By Megan Bianco
We’ve seen how once in a blue moon a major studio will toss a bunch of money to a popular stylistic writer-director with no restrictions. Nearly every time this happens, the movies end up doing only decently with critics and terribly with audiences.
We’ve already gotten a few of these types of movies in the past year, and right after a global lockdown, no less. So, it’s a little bewildering to see the film industry continually struggle in real time.
Unlike Robert Eggers’ The Northman (2022), which was essentially a traditional action/adventure with some flashy direction, or Damien Chazelle’s Babylon (2022)—a movie I generally had problems with, but also featured elements I appreciated—Ari Aster’s new Beau Is Afraid is very hard to simply enjoy from beginning to end.
It’s three full hours of Joaquin Phoenix’s Beau experiencing either an anxiety attack, a nightmare, a paranoid fantasy, or all of the above, while getting bombarded with bad luck and misfortunes.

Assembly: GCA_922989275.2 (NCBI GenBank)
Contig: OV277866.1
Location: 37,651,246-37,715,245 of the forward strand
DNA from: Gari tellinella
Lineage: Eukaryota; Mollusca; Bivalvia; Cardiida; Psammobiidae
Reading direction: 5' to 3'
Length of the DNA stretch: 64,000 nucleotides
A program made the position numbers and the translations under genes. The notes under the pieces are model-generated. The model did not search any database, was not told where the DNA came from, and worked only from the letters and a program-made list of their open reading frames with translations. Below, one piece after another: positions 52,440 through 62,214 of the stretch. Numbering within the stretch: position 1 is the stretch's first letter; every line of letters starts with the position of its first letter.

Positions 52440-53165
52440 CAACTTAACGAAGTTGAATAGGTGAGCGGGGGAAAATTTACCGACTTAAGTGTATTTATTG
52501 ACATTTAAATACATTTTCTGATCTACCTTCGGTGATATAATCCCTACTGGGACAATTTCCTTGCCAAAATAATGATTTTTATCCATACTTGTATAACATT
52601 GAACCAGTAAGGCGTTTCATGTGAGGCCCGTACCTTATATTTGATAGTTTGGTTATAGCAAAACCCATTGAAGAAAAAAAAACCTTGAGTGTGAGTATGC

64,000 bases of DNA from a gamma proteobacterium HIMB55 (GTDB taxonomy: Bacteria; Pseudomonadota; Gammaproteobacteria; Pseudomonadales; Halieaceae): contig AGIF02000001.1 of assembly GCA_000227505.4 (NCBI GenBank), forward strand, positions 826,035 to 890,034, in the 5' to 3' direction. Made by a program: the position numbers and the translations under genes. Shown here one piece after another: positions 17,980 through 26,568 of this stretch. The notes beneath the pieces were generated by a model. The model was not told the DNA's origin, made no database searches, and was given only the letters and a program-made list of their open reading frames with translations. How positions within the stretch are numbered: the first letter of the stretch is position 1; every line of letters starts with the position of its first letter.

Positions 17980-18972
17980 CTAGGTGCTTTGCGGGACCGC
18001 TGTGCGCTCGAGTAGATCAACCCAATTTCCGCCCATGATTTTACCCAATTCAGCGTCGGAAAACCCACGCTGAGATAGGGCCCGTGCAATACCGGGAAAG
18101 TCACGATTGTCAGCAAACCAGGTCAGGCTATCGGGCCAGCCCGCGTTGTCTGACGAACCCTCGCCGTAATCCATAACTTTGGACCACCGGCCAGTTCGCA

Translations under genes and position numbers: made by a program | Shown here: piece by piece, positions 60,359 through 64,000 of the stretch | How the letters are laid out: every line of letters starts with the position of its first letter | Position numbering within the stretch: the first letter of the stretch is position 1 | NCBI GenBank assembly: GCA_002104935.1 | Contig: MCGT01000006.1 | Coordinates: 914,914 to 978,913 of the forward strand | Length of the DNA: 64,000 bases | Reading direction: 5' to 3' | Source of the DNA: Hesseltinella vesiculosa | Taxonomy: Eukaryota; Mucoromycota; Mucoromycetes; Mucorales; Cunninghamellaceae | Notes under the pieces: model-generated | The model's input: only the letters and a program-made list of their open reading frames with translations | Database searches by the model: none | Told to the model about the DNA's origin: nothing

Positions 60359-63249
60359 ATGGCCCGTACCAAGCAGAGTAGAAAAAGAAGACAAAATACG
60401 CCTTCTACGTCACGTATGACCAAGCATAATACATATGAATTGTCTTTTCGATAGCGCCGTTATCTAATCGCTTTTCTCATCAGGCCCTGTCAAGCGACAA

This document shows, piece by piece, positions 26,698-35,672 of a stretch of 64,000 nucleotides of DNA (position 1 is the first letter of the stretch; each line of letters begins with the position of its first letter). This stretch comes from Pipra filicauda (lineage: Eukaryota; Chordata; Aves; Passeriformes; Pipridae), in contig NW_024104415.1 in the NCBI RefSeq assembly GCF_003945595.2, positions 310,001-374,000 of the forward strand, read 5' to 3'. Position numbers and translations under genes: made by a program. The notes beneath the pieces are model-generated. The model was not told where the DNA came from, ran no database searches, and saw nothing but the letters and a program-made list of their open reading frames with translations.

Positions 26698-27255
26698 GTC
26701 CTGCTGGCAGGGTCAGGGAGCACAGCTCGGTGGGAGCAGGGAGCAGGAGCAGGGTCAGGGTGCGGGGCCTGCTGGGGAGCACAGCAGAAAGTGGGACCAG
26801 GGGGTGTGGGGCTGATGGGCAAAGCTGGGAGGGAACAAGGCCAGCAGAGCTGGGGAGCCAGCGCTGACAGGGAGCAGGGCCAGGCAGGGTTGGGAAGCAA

Patti LuPone and Zoe Lister-Jones play Beau’s overbearing mother during various periods of his life. Nathan Lane and Amy Ryan are a seemingly caring couple with alternate intentions who take in Beau after a serious accident. And Parker Posey appears as “the one who got away” in Beau’s nonexistent love life.
There’s no doubt that Aster is a visionary artist. Even with the polarizing, pessimistic nature of Beau Is Afraid, we get some striking direction, editing and cinematography, just as we did with his horror hits Midsommar (2019) and Hereditary (2018).
The thing is, those two movies felt as if they utilized their genre a lot more naturally than Beau does. I’m not even sure what Beau wants to be. It’s technically a surreal, dark comedy with fantasy elements, but it’s not grounded enough for anything to pay off realistically or metaphorically.
The cast is solid and filled with talent, but the characters are insufferable. The lengthy runtime makes Beau Is Afraid feel extra tedious.
Obviously, we wouldn’t have entertainment without an artist’s vision. But in this case, throwing three harsh hours of self-indulgence and no reason to care or root for any of the characters into major theaters, really isn’t the best release strategy.
And for the record, I still think the script’s working title of Disappointment Blvd. sounds much better than the official Beau Is Afraid.
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